Researchers at Johannes Gutenberg University Mainz (JGU) and the Helmholtz Institute Mainz (HIM), together with their colleagues from the Max Planck Institute for Nuclear Physics in Heidelberg and the GSI Helmholtz Center for Heavy Ion Research in Darmstadt, have observed spin quantum-jumps with a single trapped proton for the first time.
Double-Penning trap for the storage of one individual proton and the detection of spin quantum-jumps. photo/©: Holger Kracke
The fact that they have managed to procure this elusive data means that they have overtaken their research competitors at the elite Harvard University and are now the global leaders in this field. The result is a pioneering step forward in the endeavor to directly measure the magnetic properties of the proton with high precision. The measuring principle is based on the observation of a single proton stored in an electromagnetic particle trap.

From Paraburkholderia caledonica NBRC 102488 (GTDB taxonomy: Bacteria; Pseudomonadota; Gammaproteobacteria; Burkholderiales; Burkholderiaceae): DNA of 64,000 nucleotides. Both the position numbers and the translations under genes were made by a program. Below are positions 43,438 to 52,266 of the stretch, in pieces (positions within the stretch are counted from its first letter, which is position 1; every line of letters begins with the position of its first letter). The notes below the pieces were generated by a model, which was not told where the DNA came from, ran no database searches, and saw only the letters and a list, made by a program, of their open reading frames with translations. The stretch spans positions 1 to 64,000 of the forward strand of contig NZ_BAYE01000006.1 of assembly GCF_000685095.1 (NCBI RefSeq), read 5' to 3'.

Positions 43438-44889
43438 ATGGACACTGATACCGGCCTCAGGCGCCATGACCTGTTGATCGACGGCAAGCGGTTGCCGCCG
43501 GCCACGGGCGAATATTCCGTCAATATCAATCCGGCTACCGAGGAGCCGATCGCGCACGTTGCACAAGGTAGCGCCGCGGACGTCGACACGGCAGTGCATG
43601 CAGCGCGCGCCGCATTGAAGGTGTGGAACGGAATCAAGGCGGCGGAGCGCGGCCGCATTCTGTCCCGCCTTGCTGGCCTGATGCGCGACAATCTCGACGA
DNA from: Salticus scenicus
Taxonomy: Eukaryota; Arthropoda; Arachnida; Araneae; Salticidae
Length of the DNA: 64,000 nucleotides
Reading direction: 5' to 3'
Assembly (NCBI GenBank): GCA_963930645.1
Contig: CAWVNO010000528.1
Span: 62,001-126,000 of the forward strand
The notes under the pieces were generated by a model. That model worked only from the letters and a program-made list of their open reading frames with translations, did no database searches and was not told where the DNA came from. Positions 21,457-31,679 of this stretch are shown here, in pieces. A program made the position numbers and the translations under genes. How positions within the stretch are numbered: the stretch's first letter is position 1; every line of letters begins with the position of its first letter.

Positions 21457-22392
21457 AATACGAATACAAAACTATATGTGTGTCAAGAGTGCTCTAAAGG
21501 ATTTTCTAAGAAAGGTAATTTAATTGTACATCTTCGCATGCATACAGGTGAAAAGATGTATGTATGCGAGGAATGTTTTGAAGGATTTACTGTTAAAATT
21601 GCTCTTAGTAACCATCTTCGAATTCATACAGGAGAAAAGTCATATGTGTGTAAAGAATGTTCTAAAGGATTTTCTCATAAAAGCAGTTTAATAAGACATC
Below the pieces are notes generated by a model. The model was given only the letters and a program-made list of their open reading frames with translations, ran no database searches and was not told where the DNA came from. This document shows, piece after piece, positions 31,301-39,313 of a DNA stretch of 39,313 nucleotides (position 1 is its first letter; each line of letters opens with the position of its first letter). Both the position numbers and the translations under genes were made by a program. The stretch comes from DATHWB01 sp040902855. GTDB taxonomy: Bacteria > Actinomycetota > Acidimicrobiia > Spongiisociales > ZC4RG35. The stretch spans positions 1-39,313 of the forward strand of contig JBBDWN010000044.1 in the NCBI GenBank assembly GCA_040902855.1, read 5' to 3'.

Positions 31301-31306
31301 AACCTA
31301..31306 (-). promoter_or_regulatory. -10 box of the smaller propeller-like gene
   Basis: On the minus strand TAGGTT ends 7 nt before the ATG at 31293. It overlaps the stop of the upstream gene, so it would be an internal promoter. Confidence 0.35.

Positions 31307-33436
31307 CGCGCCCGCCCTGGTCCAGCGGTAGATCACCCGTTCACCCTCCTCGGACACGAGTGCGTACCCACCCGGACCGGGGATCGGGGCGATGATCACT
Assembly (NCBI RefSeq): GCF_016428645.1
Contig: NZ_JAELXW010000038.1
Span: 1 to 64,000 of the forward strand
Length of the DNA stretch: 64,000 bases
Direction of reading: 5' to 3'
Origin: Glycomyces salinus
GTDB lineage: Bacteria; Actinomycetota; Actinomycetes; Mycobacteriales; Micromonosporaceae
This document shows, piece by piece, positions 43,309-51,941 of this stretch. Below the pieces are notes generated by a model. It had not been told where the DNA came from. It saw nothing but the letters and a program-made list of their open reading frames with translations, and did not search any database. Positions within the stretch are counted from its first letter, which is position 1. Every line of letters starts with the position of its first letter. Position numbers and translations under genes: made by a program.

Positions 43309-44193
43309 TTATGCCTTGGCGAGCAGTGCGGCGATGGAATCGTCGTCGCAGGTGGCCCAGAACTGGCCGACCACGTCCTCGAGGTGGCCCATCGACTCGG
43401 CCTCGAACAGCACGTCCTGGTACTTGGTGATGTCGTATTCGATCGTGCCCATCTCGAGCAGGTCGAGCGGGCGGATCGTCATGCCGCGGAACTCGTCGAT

As it would also be possible to observe an anti-proton using the same method, the prospect that an explanation for the matter-antimatter imbalance in the universe could be found has become a reality. It is essential to be able to analyze antimatter in detail if we are to understand why matter and antimatter did not completely cancel each other out after the Big Bang - in other words, if we are to comprehend how the universe actually came into existence.
The proton has an intrinsic angular momentum or spin, just like other particles. It is like a tiny bar magnet; in this analogy, a spin quantum jump would correspond to a (switch) flip of the magnetic poles. However, detecting the proton spin is a major challenge. While the magnetic moments of the electron and its anti-particle, the positron, were already being measured and compared in the 1980s, this has yet to be achieved in the case of the proton. "We have long been aware of the magnetic moment of the proton, but it has thus far not been observed directly for a single proton but only in the case of particle ensembles," explains Stefan Ulmer, a member of the work group headed by Professor Dr Jochen Walz at the Institute of Physics at the new Helmholtz Institute Mainz.